CHAKRASANA – THE WHEEL – All levels, with variations
Beginner position: Lie on your back with knees bent and parallel although keep the knees apart. The feet are about hip width apart, and the feet flat on the mat. The feet are close to the body, hold the ankles. Take a deep breath and continue breathing deeply and rhythmically.
Inhale and push up the hips as high as you can, while keeping head, shoulders and feet on the mat. Hold for a couple of deep rhythmical breaths and then lower the hips slowly with control back to the mat. Relax on your back with bent knees, hugging knees to chest.
Intermediate position: To take the asana to the next level, bend the arms backward and place palms of your hands on the mat next to your ears with fingers facing shoulders. It is important not to have the hands far from the head and shoulders. Keep the feet flat on the mat with bent knees. Inhale, lift hips and push on the hands to lift the head. Gently place the top of the head on the floor. Elbows are pointing backward and arms are bent. Hands remain where they are. Either remain here for a few breaths before lowering head and neck and then hips back on mat or rest briefly here and go to full pose.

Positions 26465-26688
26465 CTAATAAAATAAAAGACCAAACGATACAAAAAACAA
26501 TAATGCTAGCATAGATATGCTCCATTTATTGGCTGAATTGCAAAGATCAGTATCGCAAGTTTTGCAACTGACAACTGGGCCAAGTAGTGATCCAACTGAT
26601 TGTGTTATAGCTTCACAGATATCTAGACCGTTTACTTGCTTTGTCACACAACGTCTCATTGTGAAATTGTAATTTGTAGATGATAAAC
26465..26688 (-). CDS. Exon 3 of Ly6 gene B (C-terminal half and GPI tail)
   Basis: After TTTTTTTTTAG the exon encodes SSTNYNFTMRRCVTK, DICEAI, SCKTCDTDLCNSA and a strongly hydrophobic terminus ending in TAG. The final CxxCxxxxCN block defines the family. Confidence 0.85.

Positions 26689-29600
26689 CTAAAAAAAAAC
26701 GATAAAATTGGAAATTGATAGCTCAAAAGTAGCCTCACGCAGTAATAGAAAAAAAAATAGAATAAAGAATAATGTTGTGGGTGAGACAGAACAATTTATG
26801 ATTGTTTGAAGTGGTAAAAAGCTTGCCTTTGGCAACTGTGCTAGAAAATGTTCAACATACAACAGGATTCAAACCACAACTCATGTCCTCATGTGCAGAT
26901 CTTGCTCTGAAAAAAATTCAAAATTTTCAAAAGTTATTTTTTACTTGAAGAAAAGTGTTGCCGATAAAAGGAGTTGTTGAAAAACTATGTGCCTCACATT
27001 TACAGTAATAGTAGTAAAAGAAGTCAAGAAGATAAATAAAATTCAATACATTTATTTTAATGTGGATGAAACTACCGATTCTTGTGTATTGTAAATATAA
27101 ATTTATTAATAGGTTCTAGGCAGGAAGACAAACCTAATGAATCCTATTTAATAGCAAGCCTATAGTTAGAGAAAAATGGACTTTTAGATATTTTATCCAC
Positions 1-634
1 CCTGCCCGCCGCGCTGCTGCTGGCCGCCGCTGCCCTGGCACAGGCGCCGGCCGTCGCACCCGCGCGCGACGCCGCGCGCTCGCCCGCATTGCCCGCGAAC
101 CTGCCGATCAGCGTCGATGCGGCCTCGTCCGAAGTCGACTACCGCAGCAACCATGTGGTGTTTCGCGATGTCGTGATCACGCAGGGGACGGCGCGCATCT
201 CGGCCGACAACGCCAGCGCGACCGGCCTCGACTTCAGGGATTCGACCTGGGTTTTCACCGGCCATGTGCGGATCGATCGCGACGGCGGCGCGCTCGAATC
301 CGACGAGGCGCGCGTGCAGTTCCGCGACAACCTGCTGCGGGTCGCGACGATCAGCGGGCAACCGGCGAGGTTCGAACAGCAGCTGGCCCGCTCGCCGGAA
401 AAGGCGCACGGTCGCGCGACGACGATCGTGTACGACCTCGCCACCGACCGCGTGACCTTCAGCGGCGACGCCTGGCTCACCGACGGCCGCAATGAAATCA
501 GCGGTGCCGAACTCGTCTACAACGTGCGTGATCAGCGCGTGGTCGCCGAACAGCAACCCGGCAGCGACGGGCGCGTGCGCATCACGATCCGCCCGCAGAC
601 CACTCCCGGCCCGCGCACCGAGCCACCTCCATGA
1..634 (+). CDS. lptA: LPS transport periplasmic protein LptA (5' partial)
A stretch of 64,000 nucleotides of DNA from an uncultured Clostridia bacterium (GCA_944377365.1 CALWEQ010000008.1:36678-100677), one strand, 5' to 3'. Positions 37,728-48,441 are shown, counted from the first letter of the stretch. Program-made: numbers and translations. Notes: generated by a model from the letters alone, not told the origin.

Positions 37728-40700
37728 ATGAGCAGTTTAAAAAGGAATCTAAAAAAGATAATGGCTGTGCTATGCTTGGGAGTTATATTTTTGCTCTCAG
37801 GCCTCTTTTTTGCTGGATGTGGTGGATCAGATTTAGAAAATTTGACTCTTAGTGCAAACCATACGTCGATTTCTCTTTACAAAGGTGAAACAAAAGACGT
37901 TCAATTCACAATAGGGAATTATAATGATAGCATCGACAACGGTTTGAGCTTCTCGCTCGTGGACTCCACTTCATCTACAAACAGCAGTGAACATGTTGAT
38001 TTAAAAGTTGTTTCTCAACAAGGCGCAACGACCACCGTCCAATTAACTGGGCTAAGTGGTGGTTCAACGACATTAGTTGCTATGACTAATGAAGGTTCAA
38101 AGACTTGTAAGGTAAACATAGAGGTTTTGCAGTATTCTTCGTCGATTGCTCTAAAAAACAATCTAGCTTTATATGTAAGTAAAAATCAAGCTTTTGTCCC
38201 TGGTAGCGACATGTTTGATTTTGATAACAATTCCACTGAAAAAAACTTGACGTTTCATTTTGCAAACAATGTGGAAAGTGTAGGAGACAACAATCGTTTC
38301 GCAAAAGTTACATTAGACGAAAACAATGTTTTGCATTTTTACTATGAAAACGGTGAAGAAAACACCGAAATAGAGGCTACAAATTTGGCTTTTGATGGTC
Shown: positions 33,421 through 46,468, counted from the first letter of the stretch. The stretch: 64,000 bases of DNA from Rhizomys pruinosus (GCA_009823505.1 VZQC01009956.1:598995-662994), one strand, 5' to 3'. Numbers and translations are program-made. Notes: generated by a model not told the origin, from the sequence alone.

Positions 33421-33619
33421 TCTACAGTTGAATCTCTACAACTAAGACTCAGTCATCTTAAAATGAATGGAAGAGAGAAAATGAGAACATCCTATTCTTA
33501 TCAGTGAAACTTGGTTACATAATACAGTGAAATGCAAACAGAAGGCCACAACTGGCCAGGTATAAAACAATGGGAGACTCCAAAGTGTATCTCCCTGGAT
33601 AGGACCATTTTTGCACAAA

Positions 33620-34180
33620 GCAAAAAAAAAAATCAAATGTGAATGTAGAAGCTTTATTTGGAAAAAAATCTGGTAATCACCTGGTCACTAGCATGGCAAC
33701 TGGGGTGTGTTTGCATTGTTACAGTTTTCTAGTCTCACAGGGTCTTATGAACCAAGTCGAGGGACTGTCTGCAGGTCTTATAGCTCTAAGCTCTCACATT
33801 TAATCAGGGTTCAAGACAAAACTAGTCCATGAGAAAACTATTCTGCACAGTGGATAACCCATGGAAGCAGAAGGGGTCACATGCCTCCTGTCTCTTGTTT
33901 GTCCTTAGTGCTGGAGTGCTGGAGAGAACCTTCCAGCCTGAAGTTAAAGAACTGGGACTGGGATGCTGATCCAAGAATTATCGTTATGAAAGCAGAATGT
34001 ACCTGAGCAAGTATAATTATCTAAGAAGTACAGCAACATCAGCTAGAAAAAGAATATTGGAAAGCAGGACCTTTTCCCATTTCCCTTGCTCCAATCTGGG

Full pose: On another inhalation, straighten the arms to lift the body up. The head is now lifted up. Look toward the mat. Extend legs as much as possible so body is in arched wheel shape. The feet are parallel and flat on the mat. If difficult to straighten arms to come into full pose, you can balance on the toes and then straighten arms, then lower heels. To come out of pose, bend arms, release head and neck carefully back on the mat then hips. Hold wheel pose only long enough that you have strength to come out of the pose carefully, lowering neck gently to mat.
- Increases the muscle strength and flexibility of the back, arms and legs in this dynamic backbend.
- Increases sense of balance.
- In full pose stimulates all the energy Centres.
This yoga asana is an edited contribution for the Sivananda Gurugram partly sourced and edited from the Sivananda Publication : “Yoga: Your Home Practice Companion” – Sivananda Yoga Vedanta Centre – 2010.
Things are dear, because the Self is mirrored in them. – Sri Swami Sivananda
01 Full Moon
MOHA: infatuation or delusion; subtle desires leading to egoism
The ignorance that prevents the understanding of Truth; the obstacle(s) of the Truth. In the “Hatha Yoga Pradipika,” Moha is described as infatuation of the material that clouds the mind in search of Truth. Hatha Yoga is seen as one method of overcoming these obstacles to the Truth.
A pure heart is necessary to know the Will of God. – Sri Swami Sivananda